I don’t smoke. I haven’t smoked for… I haven’t smoked cigarettes for about twenty two years and I gave up just like that [shrugs] and that was it.

The only time that I ever felt ill was when I had flu at Christmas and I gave up smoking. And I was… I came home on the Christmas… I came home and I was absolutely shot for about a week before Christmas and I went through this week and the flu was terrible. I could not even drink a cup of tea could I? And I… got through the flu and decided to go out to a game of skittles and I got there and my friend said, "Oh I'll come and mark up on the board with you," and he put his cigarette in a wet ashtray; …he put his cigarette down in a wet ashtray and this cigarette burnt out in a wet ashtray and it burnt out right the way up to me. And the smoke that came out of it was absolutely revolting smell.

And I thought, 'Blow me I've been pushing all that rubbish down my neck all these years I ‘ve been smoking?'

And that’s when you gave up?

And I gave up smoking that day.
 
 

Liban stopped smoking about 12 years ago immediately after learning that he had diabetes.

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Age at interview: 73
Sex: Male
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And smoking – I was smoking before. But no more.

When did you stop?

When did I stop? [looks to ceiling]…about 12 years, I think so.

Yeah. Was it hard to give up?

Just [makes hand throw over shoulder gesture] I stop.

Just one day?

Yeah when I know anyway I have diabetes.

Mm okay

It’s not so good. Diabetes and smoking is not so good together. I stop before something is happening. Otherwise, something is happening - when something is happening it’s too late.

Yeah

Because it stops all the blood, this one. [points to his fingers?] And then it was late, you see?. So I stop it.
 
 
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Mike was referred for professional help to quit smoking. For four months he sucked a nicotine lozenge whenever he craved a cigarette. He hasn’t smoked since.

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Age at interview: 36
Sex: Male
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Have you had any lifestyle advice about diet or exercise or anything like that as part of your consultations with the GP or nurse?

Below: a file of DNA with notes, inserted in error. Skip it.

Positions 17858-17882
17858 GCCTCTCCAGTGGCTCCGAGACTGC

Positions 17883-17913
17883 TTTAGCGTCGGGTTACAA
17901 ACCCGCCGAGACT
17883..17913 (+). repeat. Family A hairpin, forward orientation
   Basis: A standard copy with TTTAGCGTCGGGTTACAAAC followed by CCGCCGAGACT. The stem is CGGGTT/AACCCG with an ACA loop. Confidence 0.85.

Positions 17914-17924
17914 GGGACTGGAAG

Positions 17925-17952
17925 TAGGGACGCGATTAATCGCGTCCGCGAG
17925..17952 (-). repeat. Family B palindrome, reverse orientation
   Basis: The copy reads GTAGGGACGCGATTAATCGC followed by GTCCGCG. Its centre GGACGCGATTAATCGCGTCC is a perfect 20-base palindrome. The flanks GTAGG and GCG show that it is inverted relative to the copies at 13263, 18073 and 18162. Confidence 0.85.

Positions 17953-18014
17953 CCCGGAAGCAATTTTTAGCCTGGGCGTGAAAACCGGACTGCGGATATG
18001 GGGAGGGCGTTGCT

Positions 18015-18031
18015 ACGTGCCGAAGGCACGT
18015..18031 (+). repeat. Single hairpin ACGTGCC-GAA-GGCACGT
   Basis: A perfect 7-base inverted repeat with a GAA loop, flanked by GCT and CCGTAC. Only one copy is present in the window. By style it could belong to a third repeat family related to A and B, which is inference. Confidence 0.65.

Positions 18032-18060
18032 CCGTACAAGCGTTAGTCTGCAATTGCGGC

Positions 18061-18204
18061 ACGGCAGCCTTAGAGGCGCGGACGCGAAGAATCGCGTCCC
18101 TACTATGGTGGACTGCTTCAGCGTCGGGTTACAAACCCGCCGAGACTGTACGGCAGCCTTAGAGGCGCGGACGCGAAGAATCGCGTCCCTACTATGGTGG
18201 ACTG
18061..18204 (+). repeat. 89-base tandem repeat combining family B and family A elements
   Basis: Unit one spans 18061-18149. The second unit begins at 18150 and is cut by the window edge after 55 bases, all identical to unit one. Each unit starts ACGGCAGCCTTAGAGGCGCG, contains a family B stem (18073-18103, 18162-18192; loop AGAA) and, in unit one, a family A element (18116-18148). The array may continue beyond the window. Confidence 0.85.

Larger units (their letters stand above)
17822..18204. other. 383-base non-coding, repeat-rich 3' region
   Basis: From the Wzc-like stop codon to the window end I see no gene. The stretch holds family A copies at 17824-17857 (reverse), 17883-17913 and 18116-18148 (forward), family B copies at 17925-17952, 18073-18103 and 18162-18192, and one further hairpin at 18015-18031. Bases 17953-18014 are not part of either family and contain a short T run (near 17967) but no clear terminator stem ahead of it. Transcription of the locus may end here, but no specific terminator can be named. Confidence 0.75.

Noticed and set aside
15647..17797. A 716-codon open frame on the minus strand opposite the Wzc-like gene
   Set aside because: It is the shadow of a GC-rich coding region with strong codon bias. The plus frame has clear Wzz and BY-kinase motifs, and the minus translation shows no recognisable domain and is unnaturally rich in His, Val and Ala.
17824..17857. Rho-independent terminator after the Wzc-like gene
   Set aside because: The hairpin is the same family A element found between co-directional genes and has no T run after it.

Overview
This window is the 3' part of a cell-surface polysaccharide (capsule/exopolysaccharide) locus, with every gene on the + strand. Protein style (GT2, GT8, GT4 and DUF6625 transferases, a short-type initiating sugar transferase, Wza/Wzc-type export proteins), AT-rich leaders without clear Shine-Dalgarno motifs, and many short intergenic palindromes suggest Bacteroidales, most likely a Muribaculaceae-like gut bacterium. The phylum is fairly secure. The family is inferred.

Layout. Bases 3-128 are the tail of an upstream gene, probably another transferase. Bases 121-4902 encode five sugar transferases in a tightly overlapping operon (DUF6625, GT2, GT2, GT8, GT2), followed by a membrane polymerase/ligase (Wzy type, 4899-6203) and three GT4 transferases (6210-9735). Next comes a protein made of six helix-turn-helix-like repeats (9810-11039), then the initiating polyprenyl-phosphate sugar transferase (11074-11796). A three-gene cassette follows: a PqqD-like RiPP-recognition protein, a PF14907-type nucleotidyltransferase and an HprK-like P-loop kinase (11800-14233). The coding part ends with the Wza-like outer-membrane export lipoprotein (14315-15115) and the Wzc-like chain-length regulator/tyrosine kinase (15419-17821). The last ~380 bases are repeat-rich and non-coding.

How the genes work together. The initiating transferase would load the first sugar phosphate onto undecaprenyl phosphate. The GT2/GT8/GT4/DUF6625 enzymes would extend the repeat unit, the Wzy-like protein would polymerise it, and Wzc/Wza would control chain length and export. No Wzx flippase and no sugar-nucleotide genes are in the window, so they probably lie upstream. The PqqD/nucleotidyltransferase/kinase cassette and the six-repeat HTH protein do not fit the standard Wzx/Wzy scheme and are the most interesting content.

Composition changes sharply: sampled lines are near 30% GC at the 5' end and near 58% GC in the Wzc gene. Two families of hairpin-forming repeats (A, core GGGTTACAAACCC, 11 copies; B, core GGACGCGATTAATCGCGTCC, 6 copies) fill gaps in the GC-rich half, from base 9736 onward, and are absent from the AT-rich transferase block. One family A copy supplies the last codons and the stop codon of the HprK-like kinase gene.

Yeah, yeah. I got told to lose some weight and I got told to stop smoking and . So I stopped smoking and that was a year ago and , but I haven’t lost any weight [laughs]. I just haven’t…

It's a bit much both at the same time I guess [laughs].

Yeah, yeah, yeah. My job is fairly sedentary so it doesn’t really… it's not conducive to being a, you know, a fit and active person, but you know, I fully intend to- to look at that and do something you know. But…

Was that…when did that happen? Was that right at the start in 2009 when you had the diagnosis or?

No, no that was, well it was a year ago – I went to see the nurse and it was about this time.

For the kidney and the blood test and she weighed me and… and she asked about smoking and , from then she gave me an appointment with the 'stop smoking' lady and I went to see her and then… following that I've given up smoking, and she gave me a booklet about a healthier diet, you know, so that was… but I haven’t read it so… [laughs]. Yeah so I did the smoking thing but I didn’t do the diet thing.

Well done on giving up the smoking.

Thank you.

How was that – did you find that helpful, the 'stop smoking' lady? How does that work?

Yeah the- the lady… well I don’t know , I don’t know what her sort of remit is but you basically go in and talk about your habit and you blow into a carbon monoxide machine which registers the amount of carbon monoxide that you're breathing out, and she records that. She prescribes you some stop smoking aids, in my case I had lozenge mints, and then… you go away really. She gives you some information, some generic information that you can read up. You go away and then use the- use the stop smoking aids when you feel like smoking, and then go back to see her at a pre-prescribed time, like a month later, and the same process happens again – you blow into the machine and then she gives you a bit more of the stop smoking aids if you want, and I'm pretty sure I took… it was… four months to stop using the stop smoking aids. So it took that long a time to…

You did it quite gradually.

Yeah I stopped smoking on the…in February last…the last day was the fourth, and then I was using these pill things, the little mints. Every time I felt like smoking I'd suck a mint and then it would stop me feeling like it, and I was just using those for a while and she said it's better to keep using the mints rather than smoke cigarettes so, you know, that’s why it took four months to stop. But then, since then that’s, you know, I've not smoked in, you know, on the…yeah I'm very happy about that.

Yeah. I don’t know whether that’s improved my health, I don’t know. Well I'm sure it's improved it but I don’t know whether it's improved my condition that we're talking about here.

Yeah mm

But it's definitely, you know, definitely a good… yeah I'm happy I've done it you know.
 
Roy had declined professional help in his efforts to cut down. He found it difficult to cut down as his wife still smoked. John X had been advised to quit smoking and reduce his alcohol consumption. He found it too difficult to do both at the same time, but has succeeded in cutting down the number of cigarettes he smokes. Lesley enjoyed smoking and had not tried to quit because she was afraid to fail in her attempts.